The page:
We have a good example of this situation in Tuthmose III. As he was neither the son of the queen nor the husband of the royal heiress, he should not have been able to succeed his father on the throne. Nevertheless, during a celebration at the Karnak temple Amun, carried on a boat by priests, approached the spot where the young prince was standing and led him to the holy of holies in the temple, where only a king could enter. This was followed by a vision the prince had (and later recorded in his Annales) of a flight to heaven where he saw the god Ra, who placed the royal serpent on his forehead. This meant that Tuthmose was chosen by the god himself; this is the spiritual importance of this king (i.e., David).

St. Paul remained in Arabia for three years, the course of someone who was fully initiated into the whole mystery of the sect. We do have some indication of this in his writing. The word "mystery" appears 17 times in Paul's letters, yet is found only five times in the entire Bible outside Paul's letters; once in Mark and four times in Revelation. Here are some examples:

"For I would not, brethren, that ye should be ignorant of this mystery, lest ye should be wise in your own conceits" (Romans 11:25).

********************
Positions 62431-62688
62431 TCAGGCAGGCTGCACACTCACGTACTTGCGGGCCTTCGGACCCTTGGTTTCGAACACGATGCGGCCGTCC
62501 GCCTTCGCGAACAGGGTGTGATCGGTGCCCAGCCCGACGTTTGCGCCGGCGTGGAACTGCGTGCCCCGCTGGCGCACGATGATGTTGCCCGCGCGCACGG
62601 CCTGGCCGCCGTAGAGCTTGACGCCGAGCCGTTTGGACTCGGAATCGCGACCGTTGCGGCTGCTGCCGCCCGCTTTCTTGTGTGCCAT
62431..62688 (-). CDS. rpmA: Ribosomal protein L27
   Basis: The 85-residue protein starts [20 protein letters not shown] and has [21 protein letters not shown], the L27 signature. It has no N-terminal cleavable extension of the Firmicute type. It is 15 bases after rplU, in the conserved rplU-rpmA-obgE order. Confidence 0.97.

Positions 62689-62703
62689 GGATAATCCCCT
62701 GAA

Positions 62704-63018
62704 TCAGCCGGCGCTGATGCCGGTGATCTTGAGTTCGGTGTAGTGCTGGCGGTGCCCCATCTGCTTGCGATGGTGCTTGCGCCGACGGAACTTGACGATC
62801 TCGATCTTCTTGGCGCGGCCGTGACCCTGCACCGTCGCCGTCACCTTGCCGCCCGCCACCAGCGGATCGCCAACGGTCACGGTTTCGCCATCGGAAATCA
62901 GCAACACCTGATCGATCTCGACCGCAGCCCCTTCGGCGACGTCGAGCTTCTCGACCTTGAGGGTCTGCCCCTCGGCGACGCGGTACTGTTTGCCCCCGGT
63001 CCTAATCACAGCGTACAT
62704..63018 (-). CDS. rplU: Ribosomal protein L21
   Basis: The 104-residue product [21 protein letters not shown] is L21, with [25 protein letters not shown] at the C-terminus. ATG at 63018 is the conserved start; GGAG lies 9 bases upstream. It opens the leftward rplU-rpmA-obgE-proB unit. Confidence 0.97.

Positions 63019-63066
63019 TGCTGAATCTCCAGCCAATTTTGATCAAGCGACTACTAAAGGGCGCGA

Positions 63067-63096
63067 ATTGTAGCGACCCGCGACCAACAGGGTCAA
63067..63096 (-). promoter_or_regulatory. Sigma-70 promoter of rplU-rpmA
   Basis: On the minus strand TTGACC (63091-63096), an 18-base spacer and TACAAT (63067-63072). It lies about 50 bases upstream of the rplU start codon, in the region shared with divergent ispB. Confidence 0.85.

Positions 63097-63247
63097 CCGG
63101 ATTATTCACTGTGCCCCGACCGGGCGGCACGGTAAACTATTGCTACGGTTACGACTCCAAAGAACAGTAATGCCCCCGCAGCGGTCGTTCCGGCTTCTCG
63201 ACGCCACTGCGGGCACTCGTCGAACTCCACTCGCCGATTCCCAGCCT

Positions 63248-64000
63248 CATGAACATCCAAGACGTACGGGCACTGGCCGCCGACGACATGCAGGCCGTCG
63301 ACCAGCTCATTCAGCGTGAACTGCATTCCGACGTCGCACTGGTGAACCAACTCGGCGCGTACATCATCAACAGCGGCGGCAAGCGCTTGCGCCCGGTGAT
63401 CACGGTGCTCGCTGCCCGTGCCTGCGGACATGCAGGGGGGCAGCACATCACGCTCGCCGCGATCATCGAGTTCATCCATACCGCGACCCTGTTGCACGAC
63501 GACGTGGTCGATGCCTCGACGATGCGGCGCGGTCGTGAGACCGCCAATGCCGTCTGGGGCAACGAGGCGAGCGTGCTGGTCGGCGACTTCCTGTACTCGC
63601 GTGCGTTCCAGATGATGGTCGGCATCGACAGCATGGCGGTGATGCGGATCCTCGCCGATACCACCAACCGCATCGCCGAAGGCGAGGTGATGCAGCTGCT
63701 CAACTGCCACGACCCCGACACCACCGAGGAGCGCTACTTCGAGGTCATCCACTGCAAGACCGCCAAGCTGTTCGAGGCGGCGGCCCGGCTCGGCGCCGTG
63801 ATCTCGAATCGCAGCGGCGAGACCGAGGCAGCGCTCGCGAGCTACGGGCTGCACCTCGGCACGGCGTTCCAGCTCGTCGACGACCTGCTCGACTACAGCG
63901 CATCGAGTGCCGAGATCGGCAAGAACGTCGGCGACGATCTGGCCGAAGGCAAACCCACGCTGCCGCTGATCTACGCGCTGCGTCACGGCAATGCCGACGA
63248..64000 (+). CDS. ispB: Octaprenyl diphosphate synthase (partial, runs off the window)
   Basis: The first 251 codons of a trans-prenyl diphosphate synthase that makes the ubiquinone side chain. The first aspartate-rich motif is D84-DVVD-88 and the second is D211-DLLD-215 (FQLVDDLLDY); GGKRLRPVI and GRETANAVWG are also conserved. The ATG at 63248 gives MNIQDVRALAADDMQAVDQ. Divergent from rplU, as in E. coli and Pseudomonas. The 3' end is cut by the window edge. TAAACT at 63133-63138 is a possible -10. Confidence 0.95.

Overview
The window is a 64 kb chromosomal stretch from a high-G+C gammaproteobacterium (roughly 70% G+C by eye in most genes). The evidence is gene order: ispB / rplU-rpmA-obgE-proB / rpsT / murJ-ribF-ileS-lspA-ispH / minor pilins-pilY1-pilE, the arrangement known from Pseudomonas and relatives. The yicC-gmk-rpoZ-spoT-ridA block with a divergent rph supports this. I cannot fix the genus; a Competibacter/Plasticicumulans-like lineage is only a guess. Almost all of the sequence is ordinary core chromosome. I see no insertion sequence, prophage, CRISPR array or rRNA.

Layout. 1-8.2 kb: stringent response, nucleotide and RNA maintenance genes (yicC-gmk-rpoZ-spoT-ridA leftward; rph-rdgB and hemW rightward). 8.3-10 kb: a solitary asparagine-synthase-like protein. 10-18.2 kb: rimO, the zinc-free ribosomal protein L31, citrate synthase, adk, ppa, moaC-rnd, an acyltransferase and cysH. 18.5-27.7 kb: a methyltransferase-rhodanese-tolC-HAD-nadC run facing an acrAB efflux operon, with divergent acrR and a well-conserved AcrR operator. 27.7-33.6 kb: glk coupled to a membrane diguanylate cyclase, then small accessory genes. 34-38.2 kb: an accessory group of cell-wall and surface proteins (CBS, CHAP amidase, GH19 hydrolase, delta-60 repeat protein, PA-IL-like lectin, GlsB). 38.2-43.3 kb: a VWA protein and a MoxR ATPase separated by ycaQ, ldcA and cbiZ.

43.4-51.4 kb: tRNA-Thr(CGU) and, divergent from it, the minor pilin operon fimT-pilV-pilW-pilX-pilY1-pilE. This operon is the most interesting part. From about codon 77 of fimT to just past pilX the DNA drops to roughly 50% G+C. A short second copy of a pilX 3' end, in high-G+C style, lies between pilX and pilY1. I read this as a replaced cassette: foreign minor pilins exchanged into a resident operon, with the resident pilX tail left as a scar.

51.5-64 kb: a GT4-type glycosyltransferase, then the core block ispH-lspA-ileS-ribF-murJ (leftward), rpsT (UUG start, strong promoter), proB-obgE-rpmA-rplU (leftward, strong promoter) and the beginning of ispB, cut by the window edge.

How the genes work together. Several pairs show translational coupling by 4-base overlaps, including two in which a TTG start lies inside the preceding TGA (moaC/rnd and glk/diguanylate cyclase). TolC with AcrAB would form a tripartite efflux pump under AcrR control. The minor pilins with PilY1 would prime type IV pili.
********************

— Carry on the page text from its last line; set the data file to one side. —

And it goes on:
"Now to him that is of power to stablish you according to my gospel, and the preaching of Jesus Christ, according to the revelation of the mystery, which was kept secret since the world began" (Romans 16:25).

"But we speak the wisdom of God in a mystery, even the hidden wisdom" (I Corinthians 2:7).

"How that by revelation he made known unto me the mystery . . . Whereby, when ye read, ye may understand my knowledge in the mystery of Christ" (Ephesians 3:3).

"And to make all men see what is the fellowship of the mystery, which from the beginning of the world hath been hid in God" (Ephesians 3:9).

This mystery is the proof of Paul's initiation into the third degree. Moreover, the accounts of Galatians regarding Paul's encounter with the spirit of Christ meant that he became one of the few, which can explain why the Nag Hammadi gospels have high regard for Paul.